‘Master Gardener’ review: Paul Schrader’s latest tortured soul fare is rotten to its roots [D] | Venice Review
At Barcelona Football Club’s fearsome home ground Camp Nou, the world’s largest soccer stadium, devotees disappointed by their team’s performance will start whistling and waving white handkerchiefs. It is a sign of profound discontent that tends to prompt reconsideration on the issue of the day by the club’s directors.
I thought about this ritual when watching Master Gardener, the third and final entry to Paul Schrader’s touted “plagued man” trilogy, which is said to have started with 2016’s First Reformed but could be traced back to Taxi Driver or Blue Collar, his 1978 directorial debut. Regardless, this is not new territory. Joel Edgerton stars as Narvel Roth (yes), a former neo-Nazi hitman now running lush gardens Gracewood, owned by erratic Mrs Haverhill (Sigourney Weaver), under the witness protection program. There he meets Haverhill’s early-twenties grandniece Maya (Quintessa Swindell), an intern who soon takes what is a frankly implausible interest in the head gardener. But Schrader’s story must move, and does.
For Narvel, stoic is, unsurprisingly, the name of the game: Edgerton is a good deal better at this than Oscar Isaac, who inconspicuously forced his voice lower and pushed his shoulders back when portraying a similar tortured protagonist in The Card Counter last year. Edgerton is a very good actor, and seems to have learned the right lessons from Isaac’s fumbling.
But he can only deliver the lines he is given. Schrader’s dialogue is shoddy, sometimes ridiculous. Characters laugh at each other’s lamest jokes — a handy tell for a script that has had too few eyeballs on it — and never, ever talk like people do. At one point a character says “I wanna take off my clothes so bad”, a pre-emptor for sex that surely rivals the already-iconic “Suck me” in Claire Denis’s The Stars at Noon earlier this year. None of Master Gardener’s dramatic lines pack any punch. It is, like most of Schrader’s weaker films, maddeningly humourless.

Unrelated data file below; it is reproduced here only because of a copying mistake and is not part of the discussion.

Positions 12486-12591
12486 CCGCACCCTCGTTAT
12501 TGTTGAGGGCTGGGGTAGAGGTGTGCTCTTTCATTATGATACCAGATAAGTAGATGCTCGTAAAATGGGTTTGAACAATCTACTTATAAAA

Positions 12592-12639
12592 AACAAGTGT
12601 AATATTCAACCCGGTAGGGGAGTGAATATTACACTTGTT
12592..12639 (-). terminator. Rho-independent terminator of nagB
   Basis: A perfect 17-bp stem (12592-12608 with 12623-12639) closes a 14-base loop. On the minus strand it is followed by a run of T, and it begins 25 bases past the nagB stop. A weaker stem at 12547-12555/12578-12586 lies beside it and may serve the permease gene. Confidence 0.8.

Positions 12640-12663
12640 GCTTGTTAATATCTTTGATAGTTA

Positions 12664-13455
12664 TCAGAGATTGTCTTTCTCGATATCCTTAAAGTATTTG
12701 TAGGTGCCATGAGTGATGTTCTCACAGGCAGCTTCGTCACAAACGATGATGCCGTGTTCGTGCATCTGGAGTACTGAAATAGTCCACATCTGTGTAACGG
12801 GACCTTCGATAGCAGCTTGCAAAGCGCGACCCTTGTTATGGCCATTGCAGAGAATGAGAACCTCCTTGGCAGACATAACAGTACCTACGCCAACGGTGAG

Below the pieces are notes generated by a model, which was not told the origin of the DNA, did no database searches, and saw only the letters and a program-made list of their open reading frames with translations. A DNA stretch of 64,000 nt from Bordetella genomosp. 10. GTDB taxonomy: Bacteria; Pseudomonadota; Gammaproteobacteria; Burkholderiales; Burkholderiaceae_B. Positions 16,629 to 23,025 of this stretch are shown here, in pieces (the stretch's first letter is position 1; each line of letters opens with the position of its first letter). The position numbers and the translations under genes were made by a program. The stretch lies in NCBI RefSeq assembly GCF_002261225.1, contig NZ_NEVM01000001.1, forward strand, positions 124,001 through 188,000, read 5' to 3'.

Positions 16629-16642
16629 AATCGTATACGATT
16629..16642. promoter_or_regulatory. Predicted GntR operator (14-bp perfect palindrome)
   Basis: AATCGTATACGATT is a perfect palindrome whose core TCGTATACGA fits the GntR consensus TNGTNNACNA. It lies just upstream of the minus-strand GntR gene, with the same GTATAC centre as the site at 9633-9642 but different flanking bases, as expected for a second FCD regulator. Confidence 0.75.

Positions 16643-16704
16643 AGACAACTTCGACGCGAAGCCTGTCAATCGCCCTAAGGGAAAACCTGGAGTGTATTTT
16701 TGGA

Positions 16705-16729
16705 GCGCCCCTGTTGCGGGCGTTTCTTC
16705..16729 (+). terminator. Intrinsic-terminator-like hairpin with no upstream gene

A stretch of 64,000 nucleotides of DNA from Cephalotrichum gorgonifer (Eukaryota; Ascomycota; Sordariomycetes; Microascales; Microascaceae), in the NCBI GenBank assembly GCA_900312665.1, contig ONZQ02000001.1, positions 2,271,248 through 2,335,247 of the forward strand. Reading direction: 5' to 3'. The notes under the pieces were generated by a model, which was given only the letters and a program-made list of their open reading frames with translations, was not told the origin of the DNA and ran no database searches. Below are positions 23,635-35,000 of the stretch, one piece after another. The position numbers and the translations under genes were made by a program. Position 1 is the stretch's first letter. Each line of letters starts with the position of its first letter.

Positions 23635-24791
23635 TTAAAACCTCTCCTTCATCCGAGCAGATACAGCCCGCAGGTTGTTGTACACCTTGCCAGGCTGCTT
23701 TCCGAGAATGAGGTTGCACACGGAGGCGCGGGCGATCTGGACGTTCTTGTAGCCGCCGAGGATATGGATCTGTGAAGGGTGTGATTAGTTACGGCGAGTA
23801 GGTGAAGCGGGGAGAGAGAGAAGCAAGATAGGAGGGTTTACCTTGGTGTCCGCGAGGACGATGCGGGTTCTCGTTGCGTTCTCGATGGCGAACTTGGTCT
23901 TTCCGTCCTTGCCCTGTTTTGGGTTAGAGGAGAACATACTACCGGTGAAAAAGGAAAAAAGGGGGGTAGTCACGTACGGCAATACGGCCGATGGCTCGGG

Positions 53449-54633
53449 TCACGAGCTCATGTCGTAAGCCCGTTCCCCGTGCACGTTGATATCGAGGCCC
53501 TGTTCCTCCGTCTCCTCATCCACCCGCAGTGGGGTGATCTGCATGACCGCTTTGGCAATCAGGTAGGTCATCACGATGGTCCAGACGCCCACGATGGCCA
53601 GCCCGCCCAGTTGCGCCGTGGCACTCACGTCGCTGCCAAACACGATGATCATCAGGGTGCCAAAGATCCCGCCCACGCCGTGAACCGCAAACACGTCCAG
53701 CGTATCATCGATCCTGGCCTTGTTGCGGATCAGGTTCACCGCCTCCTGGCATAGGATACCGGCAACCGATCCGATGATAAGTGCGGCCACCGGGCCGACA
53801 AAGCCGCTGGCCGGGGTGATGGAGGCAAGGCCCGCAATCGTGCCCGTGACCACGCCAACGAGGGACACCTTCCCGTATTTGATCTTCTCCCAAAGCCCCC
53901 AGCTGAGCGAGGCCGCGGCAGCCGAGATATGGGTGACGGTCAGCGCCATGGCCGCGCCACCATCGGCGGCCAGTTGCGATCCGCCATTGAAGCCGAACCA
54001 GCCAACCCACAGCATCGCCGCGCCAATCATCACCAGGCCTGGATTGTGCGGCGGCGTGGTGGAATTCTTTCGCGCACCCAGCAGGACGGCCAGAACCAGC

Master Gardener being poorly made is one thing, but its entire conceit deserves critique. Schrader yesterday raised eyebrows (including, reportedly, Edgerton’s) when he said the notion of a neo-Nazi and a black woman forming a sexual relationship was a “fantasy worth ruminating on”. His film is, indeed, a fantasy. As a rumination, though, it is strikingly unintelligent, never mind implausible. When late at night Maya spots Narvel’s array of Nazi tattoos — they include swastikas, multiple SS emblems, Hitler quotes, and the words “WHITE POWER” — she goes back to sleep. Maya then travels with Narvel the next morning to a botanical garden, where she casually brings up the body art. You do not need a history lesson to know the scale or severity of the Nazis’ crimes, nor Hitler’s racial policies. For Maya to stay in bed with this man (and, not to give too much away, to develop their relationship further after he offers no explanation for them) is a narrative oversight that leaves Master Gardener limbless. It is hard to recover from. I, and others in the audience, did not. Handkerchiefs should have been raised.
It’s not clear to me why Schrader, who is plausibly the finest screenwriter in the history of cinema, continues to make visually bland, morally dull stories that would be more appropriately told by someone else or which, in this case, needn’t be told at all. Presumably he enjoys the moviemaking process, and has settled on a formula that works. Yet thanks to its egregious racial ignorance and frustrating sloppiness in its formation, Master Gardener is the worst example of that stale equation yet. Do yourself a favour and stay inside.
This review is from the 2022 Venice Film Festival. Master Gardener is currently without U.S. distribution.